Technological Innovation

AuthorAlexandra Bostan
PositionAl.I.Cuza University, Faculty of Economics and Business Administration, Iasi
Technological Inovattion
Alexandra Bostan
“Al.I.Cuza” University, Faculty of Economics and Business Administration, Iaşi
Abstract. The spectacular development of technology within the field of informatics and telecommunication
for the last decade, associated with a postindustrial revolution, has solidly contributed to the globalization of
the contemporary international economic life. A very important factor in promoting the globalization of
production and the financial globalization is the recent progress fro m the technology of information and
communication which has a strong impact on the economic, social and cultural life. The postindustrial
revolution marks th e transfer from an industrial based culture to a culture based on information,
communication and experience.
Keywords: Globalization, revolution, industrial, postindustrial
The technological innovation comprises the technology of information and communication,
having a strong impact upon mobility and communication. The technological revolution involves a
“social revolution” and the advancement from the industrial capitalism towards a postindustrial
conception of the economic relationships.
In order to understand the economic and social transformations from the nowadays society, the
historical stages of the technological transition shall be concisely presented – from the first to the third
technological revolution.
The first technological revolution, triggered at the end of the 18th century, was marked by great
technical performances which led to remarkable progress in industry and transports and the prevalence
of these performances has lasted for more than 100 years. The arrival of the stream machine has
revolutionized the existent technology of that time, the products modeling the economic and
technological structures being coal, iron and garment. These industries were based on simple
electromagnetic principles, using high quantities of energy and disposing huge quantities of waste and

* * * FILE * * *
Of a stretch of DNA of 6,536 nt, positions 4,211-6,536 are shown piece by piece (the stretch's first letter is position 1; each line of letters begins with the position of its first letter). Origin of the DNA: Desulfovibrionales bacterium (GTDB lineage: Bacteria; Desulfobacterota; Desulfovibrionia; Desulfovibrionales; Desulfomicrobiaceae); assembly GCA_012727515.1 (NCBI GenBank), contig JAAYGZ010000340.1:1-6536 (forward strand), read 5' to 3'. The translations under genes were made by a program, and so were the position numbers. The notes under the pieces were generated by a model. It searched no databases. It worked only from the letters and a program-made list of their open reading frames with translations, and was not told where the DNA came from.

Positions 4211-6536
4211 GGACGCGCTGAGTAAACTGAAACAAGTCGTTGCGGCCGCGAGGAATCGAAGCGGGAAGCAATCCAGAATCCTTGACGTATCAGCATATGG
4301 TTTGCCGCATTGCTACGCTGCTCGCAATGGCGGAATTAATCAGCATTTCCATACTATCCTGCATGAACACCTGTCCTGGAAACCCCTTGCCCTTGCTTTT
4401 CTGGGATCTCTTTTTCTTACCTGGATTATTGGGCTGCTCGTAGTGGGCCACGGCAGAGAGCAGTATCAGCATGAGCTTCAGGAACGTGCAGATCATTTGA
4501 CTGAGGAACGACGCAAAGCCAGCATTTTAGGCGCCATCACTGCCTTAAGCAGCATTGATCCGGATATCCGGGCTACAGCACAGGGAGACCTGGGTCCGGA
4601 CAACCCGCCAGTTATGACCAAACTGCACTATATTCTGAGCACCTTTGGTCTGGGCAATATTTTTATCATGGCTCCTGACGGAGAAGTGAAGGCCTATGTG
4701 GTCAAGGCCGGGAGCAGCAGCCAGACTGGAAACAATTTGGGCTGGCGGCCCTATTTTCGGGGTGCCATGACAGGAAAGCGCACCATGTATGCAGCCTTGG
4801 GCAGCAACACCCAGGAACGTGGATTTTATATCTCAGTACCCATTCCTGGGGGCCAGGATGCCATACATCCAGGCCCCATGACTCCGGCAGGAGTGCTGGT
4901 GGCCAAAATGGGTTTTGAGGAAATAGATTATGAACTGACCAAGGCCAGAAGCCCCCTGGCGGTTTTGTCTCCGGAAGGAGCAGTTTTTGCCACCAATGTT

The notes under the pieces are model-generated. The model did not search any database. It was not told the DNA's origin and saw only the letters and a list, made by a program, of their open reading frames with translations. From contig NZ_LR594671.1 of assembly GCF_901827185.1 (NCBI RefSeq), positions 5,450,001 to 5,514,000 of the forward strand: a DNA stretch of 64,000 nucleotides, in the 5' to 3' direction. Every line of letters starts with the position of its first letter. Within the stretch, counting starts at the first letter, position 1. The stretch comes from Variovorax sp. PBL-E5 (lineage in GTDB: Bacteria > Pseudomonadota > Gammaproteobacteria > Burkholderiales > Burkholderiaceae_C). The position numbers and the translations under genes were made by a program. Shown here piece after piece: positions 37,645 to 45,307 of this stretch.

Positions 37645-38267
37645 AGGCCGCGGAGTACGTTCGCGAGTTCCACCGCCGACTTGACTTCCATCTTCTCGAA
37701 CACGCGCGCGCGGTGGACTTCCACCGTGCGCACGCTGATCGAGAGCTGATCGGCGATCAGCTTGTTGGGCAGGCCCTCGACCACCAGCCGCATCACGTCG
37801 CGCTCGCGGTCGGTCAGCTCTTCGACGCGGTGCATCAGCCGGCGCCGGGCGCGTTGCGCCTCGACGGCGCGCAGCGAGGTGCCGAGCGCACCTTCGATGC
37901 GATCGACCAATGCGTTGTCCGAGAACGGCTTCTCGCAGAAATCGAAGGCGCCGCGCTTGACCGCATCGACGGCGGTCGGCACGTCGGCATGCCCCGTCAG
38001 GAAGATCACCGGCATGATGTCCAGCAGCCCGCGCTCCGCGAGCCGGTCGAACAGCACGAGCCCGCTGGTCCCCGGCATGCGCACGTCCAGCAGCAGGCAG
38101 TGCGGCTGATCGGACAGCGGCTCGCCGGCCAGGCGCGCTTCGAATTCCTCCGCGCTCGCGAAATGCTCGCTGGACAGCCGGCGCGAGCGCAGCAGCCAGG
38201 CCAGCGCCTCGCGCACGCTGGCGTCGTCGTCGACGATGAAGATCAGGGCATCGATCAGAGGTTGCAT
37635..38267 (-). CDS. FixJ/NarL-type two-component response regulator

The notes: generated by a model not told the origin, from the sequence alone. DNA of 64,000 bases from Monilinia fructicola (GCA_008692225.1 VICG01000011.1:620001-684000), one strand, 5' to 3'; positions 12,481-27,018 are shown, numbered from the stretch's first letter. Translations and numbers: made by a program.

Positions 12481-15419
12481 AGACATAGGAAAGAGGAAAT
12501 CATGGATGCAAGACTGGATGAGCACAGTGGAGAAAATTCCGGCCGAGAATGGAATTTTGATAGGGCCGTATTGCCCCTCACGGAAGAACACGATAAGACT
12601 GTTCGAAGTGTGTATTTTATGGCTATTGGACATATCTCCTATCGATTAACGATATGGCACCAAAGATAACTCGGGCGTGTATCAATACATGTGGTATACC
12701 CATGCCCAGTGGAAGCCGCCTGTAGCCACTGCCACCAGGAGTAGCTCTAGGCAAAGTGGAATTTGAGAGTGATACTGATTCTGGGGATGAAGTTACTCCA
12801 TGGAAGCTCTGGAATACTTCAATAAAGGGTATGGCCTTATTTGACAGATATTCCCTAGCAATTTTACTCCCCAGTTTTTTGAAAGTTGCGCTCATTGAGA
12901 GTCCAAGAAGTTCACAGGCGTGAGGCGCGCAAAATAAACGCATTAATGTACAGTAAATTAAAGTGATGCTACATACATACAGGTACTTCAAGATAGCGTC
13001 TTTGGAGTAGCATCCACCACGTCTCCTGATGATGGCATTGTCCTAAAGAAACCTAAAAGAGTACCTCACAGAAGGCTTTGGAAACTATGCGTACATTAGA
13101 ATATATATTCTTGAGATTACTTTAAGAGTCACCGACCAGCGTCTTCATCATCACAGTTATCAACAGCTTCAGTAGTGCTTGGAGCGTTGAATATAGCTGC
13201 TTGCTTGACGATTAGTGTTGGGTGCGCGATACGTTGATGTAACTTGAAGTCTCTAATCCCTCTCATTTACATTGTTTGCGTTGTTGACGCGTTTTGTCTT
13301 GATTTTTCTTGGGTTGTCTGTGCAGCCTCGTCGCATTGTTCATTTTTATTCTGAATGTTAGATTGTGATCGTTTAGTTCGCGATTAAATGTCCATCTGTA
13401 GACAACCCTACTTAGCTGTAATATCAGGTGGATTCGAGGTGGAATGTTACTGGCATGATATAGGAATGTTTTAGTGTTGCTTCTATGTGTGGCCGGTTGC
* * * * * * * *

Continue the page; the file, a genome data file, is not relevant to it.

pollutants. There were characterized by long production cycles, elusive quality of the craft labour,
repetitive work, standardized products and a strongly centralized leadership.
Besides important mutations within the field of economics, mainly determined by the use of
modern manufacturing techniques, the industrial revolution has triggered changes within the entire
social context. The structural changes induced by industrialization were eventually felt in all
articulations of the society: from the qualification of the work force to the institutionalized reforms
adopted all along the years by the present developed countries; from the general infrastructure,
functionally adapted to be able to face the technical progress already present in all the other branches of
the national economy to the specialization of consumption; from the differentiation of economic
activities and the deepening of the social division of work up to their vertical and horizontal
integration.1 The British experience of the industrialization was taken by a part of the countries of the
European continent on the one hand but also by the USA, Canada and Japan, on the other hand, the
second halt of the 19th century being marked by an entire series of new industrial methods indicating the
beginning of the second industrial revolution.
1 Postelnicu, C., & Postelnicu, G. (2000). Globalizarea ceonomiei. Ed. Economică. Bucureşti, p.19

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